Cover image for Hi, new baby!
Title:
Hi, new baby!
Author:
Harris, Robie H.
Personal Author:
Edition:
First edition.
Publication Information:
Cambridge, MA : Candlewick Press, 2000.
Physical Description:
1 volume (unpaged) : color illustrations ; 31 cm
Summary:
A father recalls his young daughter's first reactions to her new baby brother.
Language:
English
Reading Level:
AD 140 Lexile.
Program Information:
Accelerated Reader AR LG 2.1 0.5 44752.

Reading Counts RC K-2 2.1 1 Quiz: 22944 Guided reading level: L.
Added Author:
ISBN:
9780763605391
Format :
Book

Available:*

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PIC. BK. Juvenile Fiction Oversize
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PIC. BK. Juvenile Fiction Childrens Area-Picture Books
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PIC. BK. Juvenile Fiction Picture Books
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PIC. BK. Juvenile Fiction Picture Books
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PIC. BK. Juvenile Fiction Picture Books
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PIC. BK. Juvenile Fiction Picture Books
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PIC. BK. Juvenile Fiction Picture Books
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On Order

Summary

Summary

How does it feel to have a brand-new baby in the family, especially if you are still very young yourself? With enormous warmth and empathy, Hi New Baby assures all of us that older siblings are still loved and cherished, and always will be. Full color.


Reviews 3

Booklist Review

Ages 4^-8. The glorious team responsible for It's So Amazing! (1999) and Happy Birth Day! (1996) has created a tender, real story of a little girl's first meeting with her new baby brother. Dad tells what happened, relating it as if he were recounting a favorite family story. He gently reminds his daughter that she didn't like the baby's cries or when he peed and spat up and that she tried to take his little cap and be the baby again. Through it all, parents and grandparents are seen as calm and reassuring. They tell her that she is a big sister, and big sisters are big enough to hold the baby. When she finally does, he falls asleep. Emberley's realistic oil-pastel pictures are utterly wonderful. A slightly balding dad, a round-faced mom, the little girl, the baby, and the grandparents are seen mostly in tight close-ups, a genuine kid's eye view: Mom nurses while she munches a pickle; the grandparents change the drooling infant. The emotions on the faces, from bemusement to fear to anger to delight, are rendered with pitch-perfect precision. Pair this with Kevin Henkes' Julius, the Baby of the World (1990) for a siblingfest of reassurance and joy. --GraceAnne A. DeCandido


Publisher's Weekly Review

Reprising the family first introduced in Happy Birth Day!, Harris and Emberley return with another sensitive and visually sumptuous portrayal of a domestic milestone: the arrival of a second child. This time it's the father who narrates, as he tells the book's heroine, an unnamed preschooler, about how she reacted to her rumpled-faced brother's arrival. Initially, the big sister thinks he is "too noisy" and "boring." But then she realizes that by comparison, she is downright mature ("That baby doesn't have any teeth! I have so-ooo many teeth. And I can brush all my teeth. That baby can't!"). Working in full-bleed spreads in glowing peach tones, Emberley creates warm, intimate pictures (the audience is often just beyond the characters' noses); by frequently framing the action at the girl's eye level, he captures the full force of her stormy emotions. By the final page, the girl is sufficiently won over, enough to say "Hi new baby," rock her brother and even savor the deliciousness of new-baby smell. A sympathetic, credible approach to a reluctant sibling's plight. Ages 2-8. (Sept.) (c) Copyright PWxyz, LLC. All rights reserved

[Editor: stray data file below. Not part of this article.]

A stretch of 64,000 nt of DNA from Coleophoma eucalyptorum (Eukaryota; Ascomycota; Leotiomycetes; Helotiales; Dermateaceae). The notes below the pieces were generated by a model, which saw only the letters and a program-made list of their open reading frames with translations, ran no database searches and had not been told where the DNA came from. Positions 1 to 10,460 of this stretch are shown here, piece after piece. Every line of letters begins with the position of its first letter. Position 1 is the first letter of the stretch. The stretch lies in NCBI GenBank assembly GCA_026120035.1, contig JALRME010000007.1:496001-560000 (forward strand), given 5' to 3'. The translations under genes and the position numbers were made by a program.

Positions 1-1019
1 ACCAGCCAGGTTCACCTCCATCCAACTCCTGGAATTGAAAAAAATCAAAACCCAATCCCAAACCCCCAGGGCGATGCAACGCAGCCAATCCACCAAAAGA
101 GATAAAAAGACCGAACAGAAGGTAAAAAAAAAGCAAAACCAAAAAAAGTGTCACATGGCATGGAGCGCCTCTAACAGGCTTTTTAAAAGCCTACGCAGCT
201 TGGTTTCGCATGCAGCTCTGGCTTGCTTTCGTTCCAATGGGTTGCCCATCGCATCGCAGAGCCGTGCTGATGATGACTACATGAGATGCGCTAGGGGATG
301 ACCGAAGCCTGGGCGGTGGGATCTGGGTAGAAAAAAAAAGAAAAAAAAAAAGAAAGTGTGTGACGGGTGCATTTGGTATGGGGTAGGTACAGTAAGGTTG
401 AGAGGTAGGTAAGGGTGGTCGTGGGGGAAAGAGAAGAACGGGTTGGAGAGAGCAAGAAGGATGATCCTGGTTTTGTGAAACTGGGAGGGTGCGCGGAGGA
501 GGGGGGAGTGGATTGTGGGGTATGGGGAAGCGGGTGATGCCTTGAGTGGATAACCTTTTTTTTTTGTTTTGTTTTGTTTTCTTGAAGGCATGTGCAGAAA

School Library Journal Review

PreS-Another book that examines the emotional turmoil of an older sibling when a new baby is brought into the family. A father reminisces about his daughter's struggle to accept her new brother. He spits, cries, pees in a diaper, and doesn't have any teeth. Finally, after a stream of whining, the girl claims, "I'm way bigger than he is!" and is then told, "You're even big enough to hold the baby." As she rocks him to sleep, she kisses him and finally drifts off as well; the siblings are a harmonious pair at last. The stiff narration is at times awkward with a confusing jumble of pronouns: "`Here's my baby!' you told Mommy, as you held up your furry stuffed bear. `I like your furry baby!' she said. `Do you like your baby?' you asked. `We love the new baby,' she said." However, the large, close-up illustrations are warm, soft, and loving. They display the child's skepticism as well as her need to continue to be the center of attention. It is the overriding calmness of the oil-pastel double-page spreads that makes the mundane text that much more jarring. Though this book has a lot going for it (the child's connection to her father, his sense of love for her even as she struggles, the illustrations with their heartfelt intimacy), it is ultimately disappointing.- Martha Topol, Traverse Area District Library, Traverse City, MI (c) Copyright 2010. Library Journals LLC, a wholly owned subsidiary of Media Source, Inc. No redistribution permitted.